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Lillian Gish
as Cradle Rocker
Constance Talmadge
as Mountain Girl
Bessie Love
as Bride of Cana
Seena Owen
as Princess Love
Alfred Paget
as Belshazzar
Mary Alden
as "Uplifter" and Reformer
Miriam Cooper
as Friendless One
Elmer Clifton
as Rhapsode
Fred Turner
as The Girl's Father
Edmund Burns
as The 2nd Charioteer of the Priest of Bel
Vera Lewis
as Mary Jenkins
Eleanor Washington
as `Uplifter'/Reformer
Pearl Elmore
as `Uplifter'/Reformer
Lucille Brown
as `Uplifter'/Reformer
Max Davidson
as The Kindly Neighbor
Mrs. Arthus Mackley
as `Uplifter'/Reformer
Luray Huntley
as `Uplifter'/Reformer
Walter Long
as The Musketeer of the Slums
Tom Wilson
as The Kindly Policeman
Eagle Eye Cherry
as Barbarian Chieftain
Ralph Lewis
as The Governor
Lloyd Ingraham
as The Judge
Ruth Handforth
as Brown Eyes' Mother
A. W. McClure
as Father Farley
J. P. McCarthy
as Prison Guard
Dore Davidson
as The Friendly Neighbor
Monte Blue
as Strike Leader
William E. Lawrence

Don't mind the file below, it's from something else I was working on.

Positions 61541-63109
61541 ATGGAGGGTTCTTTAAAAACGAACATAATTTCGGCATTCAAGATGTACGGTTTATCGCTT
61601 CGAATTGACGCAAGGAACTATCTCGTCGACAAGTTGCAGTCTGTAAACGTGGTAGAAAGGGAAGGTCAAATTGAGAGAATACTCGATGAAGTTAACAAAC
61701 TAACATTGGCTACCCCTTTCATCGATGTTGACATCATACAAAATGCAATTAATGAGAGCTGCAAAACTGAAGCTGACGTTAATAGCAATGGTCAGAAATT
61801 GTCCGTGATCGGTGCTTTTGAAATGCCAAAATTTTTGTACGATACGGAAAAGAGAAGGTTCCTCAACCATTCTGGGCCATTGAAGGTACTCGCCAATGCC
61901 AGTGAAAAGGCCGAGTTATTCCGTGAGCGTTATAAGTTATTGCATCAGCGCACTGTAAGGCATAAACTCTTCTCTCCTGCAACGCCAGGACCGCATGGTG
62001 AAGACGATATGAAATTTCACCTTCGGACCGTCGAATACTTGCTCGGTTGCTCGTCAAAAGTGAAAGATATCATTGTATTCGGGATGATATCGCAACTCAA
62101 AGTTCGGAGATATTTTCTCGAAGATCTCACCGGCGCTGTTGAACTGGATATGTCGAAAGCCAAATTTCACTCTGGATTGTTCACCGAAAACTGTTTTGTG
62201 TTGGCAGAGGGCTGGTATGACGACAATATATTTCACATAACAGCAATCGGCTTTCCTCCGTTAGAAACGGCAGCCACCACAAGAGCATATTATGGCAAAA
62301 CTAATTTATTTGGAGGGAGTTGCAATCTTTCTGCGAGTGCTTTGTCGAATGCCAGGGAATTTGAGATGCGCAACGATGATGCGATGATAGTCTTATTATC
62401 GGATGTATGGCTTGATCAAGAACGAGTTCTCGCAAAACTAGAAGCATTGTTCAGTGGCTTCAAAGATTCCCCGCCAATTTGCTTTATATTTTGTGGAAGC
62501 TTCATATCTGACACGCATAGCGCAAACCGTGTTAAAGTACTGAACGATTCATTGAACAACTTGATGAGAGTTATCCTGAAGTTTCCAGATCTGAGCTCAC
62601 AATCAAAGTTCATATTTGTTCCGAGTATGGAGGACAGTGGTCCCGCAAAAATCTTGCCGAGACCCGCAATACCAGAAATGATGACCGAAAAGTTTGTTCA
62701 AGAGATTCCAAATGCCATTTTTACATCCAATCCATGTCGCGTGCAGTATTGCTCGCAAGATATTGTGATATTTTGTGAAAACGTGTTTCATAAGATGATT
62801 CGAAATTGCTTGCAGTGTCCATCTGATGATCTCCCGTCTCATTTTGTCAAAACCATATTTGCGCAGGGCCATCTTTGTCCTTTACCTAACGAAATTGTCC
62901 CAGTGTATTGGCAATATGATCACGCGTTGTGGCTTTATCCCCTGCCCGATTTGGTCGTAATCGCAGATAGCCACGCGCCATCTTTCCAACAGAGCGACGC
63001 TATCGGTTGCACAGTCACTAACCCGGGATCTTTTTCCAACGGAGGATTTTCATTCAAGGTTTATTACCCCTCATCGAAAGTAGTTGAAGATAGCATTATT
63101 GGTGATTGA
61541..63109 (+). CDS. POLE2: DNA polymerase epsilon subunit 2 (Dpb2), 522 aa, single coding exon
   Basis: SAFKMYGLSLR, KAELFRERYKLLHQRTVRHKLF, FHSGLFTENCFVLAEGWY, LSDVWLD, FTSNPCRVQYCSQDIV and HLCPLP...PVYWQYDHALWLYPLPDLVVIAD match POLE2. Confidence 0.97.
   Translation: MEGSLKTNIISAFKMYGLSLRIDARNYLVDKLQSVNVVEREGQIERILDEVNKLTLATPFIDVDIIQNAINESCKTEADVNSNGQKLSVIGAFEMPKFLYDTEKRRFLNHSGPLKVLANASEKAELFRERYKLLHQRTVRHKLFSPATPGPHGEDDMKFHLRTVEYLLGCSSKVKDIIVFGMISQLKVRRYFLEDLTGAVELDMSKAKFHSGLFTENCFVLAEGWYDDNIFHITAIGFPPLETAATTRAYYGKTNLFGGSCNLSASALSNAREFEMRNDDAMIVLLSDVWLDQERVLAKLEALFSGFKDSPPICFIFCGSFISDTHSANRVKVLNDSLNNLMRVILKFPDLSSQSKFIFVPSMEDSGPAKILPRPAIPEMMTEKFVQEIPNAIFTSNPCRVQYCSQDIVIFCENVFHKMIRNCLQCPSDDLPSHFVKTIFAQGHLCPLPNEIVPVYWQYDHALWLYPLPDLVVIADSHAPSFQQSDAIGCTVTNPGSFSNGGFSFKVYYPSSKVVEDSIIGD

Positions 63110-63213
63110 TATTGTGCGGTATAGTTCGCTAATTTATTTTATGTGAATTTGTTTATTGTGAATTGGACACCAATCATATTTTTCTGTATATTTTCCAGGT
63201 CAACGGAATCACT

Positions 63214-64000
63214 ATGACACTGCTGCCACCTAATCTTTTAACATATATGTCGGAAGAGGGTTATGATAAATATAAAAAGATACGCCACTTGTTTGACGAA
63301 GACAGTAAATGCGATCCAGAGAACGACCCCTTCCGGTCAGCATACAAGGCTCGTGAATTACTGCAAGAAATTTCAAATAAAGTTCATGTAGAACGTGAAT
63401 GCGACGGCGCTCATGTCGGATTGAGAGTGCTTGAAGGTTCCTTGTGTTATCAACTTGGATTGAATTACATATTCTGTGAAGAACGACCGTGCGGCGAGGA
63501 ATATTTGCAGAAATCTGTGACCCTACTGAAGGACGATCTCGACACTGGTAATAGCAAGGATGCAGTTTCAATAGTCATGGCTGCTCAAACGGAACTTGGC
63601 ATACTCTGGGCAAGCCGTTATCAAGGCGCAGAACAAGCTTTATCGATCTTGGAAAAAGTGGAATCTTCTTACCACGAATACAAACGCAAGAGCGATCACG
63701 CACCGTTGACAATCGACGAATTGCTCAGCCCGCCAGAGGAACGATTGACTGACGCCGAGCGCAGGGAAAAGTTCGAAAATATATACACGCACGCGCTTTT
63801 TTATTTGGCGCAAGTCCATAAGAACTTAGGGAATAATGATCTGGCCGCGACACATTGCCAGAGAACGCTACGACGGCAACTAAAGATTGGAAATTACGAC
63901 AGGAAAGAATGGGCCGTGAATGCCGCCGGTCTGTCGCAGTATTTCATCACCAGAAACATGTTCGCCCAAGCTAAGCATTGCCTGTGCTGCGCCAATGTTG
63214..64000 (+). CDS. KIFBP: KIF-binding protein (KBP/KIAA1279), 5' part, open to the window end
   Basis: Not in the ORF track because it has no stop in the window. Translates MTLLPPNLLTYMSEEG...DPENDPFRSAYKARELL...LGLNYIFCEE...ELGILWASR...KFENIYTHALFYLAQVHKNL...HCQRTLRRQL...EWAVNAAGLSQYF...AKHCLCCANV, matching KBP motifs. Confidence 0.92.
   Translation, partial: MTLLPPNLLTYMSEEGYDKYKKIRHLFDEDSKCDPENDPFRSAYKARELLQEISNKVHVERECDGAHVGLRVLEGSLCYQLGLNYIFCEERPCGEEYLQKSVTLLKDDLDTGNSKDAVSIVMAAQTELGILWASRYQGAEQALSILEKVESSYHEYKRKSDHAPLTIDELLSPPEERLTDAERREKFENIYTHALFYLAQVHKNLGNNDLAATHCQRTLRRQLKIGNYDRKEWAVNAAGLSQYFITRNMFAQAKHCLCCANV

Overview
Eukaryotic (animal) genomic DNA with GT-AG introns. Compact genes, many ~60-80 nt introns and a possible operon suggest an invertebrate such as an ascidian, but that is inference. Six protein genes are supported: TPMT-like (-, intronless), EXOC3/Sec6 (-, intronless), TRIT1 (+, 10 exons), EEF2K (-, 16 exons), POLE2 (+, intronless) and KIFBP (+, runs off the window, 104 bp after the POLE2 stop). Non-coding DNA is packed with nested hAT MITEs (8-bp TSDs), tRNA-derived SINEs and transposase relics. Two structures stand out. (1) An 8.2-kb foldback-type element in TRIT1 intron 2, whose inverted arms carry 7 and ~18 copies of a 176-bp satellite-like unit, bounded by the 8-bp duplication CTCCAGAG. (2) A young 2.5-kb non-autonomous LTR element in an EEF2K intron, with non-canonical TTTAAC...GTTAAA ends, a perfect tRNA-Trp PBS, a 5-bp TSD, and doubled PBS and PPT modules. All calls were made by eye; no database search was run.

as Henry of Navarre
Tod Browning
as A Crook
Jennifer Lee
as Woman at Jenkins' Employees' Dance
Billy Quirk
as Bartender
Tully Marshall
as A Friend of the Musketeer/High Priest of Bel
Barney Bernard
as Attorney for the Boy
Marguerite Marsh
as A Debutante Guest at the Ball
Jennie Lee
as Woman at Dance of Jenkins's Employees
Clyde Hopkins
as Jenkins's Secretary
Loyola O'Connor
as Attareo's Slave
William Brown
as The Warden/The Bride's Father
Alberta Lee
as The Wife of the Friendly Neighbor
Howard Gaye
as The Nazarene/Cardinal Lorraine
Howard Scott
as A Babylonian Dandy
A.D. Sears
as The Mercenary
Olga Grey
as Mary Magdalene
Gunther von Ritzau
as First Pharisee
Erich von Stroheim
as Second Pharisee
George Walsh
as Bridegroom
W.S. Van Dyke
as A Wedding Guest
Margery Wilson
as Brown Eyes
Winifred Westover
as The Favorite of Egibi
Ruth Handford
as Her Mother
A. D. Sears
as The Mercenary
Mildred Harris
as Harem Girl
Frank Bennett
as Charles IX
Maxfield Stanley
as Duc d'Anjou
Josephine Crowell
as Catherine de Medici
W. E. Lawrence
as Henry of Navarre
Joseph Henaberry
as Admiral Coligny
Morris S. Levy
as Duc de Guise
Louis Romaine
as A Catholic Priest
Carl Stockdale
as King Nabonidus
George Siegmann
as Cyrus the Persian
Elmo Lincoln
as The Mighty Man of Valor
Pauline Starke
as Harem Girl
Gino Corrado
as The Runner
Wallace Reid
as A Boy Killed in the Fighting
Ted Duncan
as Captain of the Gate/Bodyguard to the Princess
Felix Modjeska
as Bodyguard to the Princess
Kate Bruce
as Old Babylonian Woman
Spottiswood Aitken